- Hawks GM Danny Ferry vows, "I will find a way to make a positive difference"
- Ferry requests and is granted a leave of absence, CEO says
- He has been under fire for comments he made about player Luol Deng
Atlanta Hawks general manager Danny Ferry is taking an indefinite leave of absence, the NBA team's chief executive announced Friday, days after a report surfaced about controversial comments Ferry made about a free agent player.
Ferry made the remarks about Luol Deng during a June conference call about prospective players, according to a letter obtained by CNN affiliate WSB and audio of that call obtained by The Atlanta Journal-Constitution.
J. Michael Gearon Jr., a minority owner of the Hawks, wrote the letter to team owner Bruce Levenson shortly after the conference call to complain about Ferry's language.
In that letter, Gearon said Ferry -- in addition to positive statements about Deng -- described the now-Miami Heat forward as "a two-faced liar and cheat" who is "like a guy who would have a nice store out front but sell you counterfeit stuff out of the back.'"
Gearon also stated that the Hawks GM said Deng "has a little African him." This sentiment is reflected in the audio of the call posted to the AJC's website, in which a man purported to be Ferry describes Deng as "a good guy overall, but he's not perfect. He's got some African in him." He says that Deng "was very worried about his bobblehead being the last one given away that year, or that there's not enough stuff on him in the team store."
Ferry apologized for the comments in a statement Tuesday, describing them as "insensitive remarks."
Then, Friday afternoon, he requested "an indefinite leave of absence, effective immediately," Hawks CEO Steve Koonin said in a statement.
"It is my hope that this time away from the Hawks organization allows him the privacy he needs to listen to the community, to learn about his mistakes, and to begin the long process of personal healing," Koonin said. "As a human being, manager and friend, I wish him well as he undergoes this process."
Ferry released his own statement Friday, reiterating his apology to Deng and "all that I have offended." He said "these were not my words" but "I deeply regret repeating them." He did not address specifics of the conference call.
The former NBA player-turned-executive has said he was reading from scouting materials provided to him. CNN obtained a copy of such a scouting report on Friday. It contained elements of Ferry's remarks on that June conference call, but it was not word-for-word of what he said.
In his latest statement, Ferry said he plans to meet with community leaders to "further educate myself and others on the extremely sensitive issues surrounding race, diversity and inclusion."
"My focus moving forward is to tirelessly work to rebuild trust with this community and with our fans," said Ferry. "... I will find a way to make a positive difference in this area, and further learn from the sensitivity training that I will go through."
Follows a report about other racially charged remarks
The WSB report came days after Levenson announced he would sell his stake in the franchise following the release of a racially charged email he wrote in 2012.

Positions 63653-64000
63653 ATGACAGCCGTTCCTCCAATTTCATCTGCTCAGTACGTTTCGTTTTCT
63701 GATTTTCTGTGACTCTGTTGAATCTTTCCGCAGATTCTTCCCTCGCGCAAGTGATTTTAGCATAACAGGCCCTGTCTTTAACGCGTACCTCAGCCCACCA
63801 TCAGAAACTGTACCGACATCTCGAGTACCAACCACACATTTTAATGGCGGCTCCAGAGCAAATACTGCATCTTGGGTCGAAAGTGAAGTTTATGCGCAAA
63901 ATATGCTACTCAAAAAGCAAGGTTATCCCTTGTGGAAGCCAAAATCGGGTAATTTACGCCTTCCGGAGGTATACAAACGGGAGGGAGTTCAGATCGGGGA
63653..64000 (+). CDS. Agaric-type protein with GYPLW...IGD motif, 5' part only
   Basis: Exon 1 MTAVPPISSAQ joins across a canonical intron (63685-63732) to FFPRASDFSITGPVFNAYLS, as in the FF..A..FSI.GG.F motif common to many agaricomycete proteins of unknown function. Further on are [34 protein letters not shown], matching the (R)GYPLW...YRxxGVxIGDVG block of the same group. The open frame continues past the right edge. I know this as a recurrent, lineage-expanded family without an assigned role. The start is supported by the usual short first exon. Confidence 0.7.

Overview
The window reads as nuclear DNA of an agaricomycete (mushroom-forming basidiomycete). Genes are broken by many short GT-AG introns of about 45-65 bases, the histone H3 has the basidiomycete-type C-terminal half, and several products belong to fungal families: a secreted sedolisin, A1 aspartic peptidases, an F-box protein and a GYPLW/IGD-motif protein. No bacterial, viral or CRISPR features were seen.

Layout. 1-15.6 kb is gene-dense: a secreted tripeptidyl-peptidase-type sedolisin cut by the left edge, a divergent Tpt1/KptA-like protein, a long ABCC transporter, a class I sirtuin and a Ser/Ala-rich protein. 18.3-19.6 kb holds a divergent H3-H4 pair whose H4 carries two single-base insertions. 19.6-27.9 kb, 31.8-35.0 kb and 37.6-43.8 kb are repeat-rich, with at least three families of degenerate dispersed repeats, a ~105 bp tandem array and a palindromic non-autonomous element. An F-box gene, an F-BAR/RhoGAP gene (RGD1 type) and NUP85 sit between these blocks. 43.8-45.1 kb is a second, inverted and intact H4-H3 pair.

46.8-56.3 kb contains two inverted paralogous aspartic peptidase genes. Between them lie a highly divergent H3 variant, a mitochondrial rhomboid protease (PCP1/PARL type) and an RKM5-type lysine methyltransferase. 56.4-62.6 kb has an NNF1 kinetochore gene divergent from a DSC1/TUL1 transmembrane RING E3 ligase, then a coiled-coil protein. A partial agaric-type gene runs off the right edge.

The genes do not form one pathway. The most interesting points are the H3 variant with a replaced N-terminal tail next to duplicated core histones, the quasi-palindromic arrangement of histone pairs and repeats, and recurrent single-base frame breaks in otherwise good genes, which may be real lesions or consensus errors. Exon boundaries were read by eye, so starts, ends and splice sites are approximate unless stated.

The email was found by an outside law firm brought in to review the Hawks franchise following Ferry's comments in June. The comments had spurred concern within the organization, especially given the uproar over former Los Angeles Clippers owner Donald Sterling's racial remarks.
In the email, which was sent to Ferry, Levenson described the franchise's difficulties in attracting more affluent white season-ticket holders.
The email -- one of 24,000 pieces of evidence looked at as part of the outside investigation, according to Koonin -- bemoaned the high number of black cheerleaders and said that white fans may have been scared away by black fans.
"Bruce was confronted with this email from 2012," Koonin told CNN's Martin Savidge, "and he decided that instead of fighting it ... he thought it was best for the city, for the team, for his family, to walk away."
NBA Commissioner Adam Silver, who brought the hammer down to force out Sterling as the Clippers owner, called Levenson's 2012 email "entirely unacceptable" and commended Levenson for self-reporting to the league office. Silver said the league will work with the Hawks to determine the appropriate sale process for the team.
As to Ferry, the commissioner told USA Today this week that he didn't believe the Hawks general manager should be fired for his June comments.
"Understanding ... the fact that he was looking at the scouting report as a reference when he was making these remarks -- ... my opinion is that this is a team decision in terms of what the appropriate discipline is for their employee," Silver told the newspaper. "But if I'm being asked my view, I'm saying that, based on what I know about the circumstances, I don't think it's a terminable offense."
Not everyone agrees.
NBA great Earvin "Magic" Johnson, for example, tweeted Tuesday that Ferry should step down for his comments.
"The city of Atlanta and the Hawks fans deserve and should demand better from the Hawks leadership," said Johnson, who had a significant, albeit indirect role in the Sterling saga and was among those who pushed hard for the then-Clippers owner's ouster.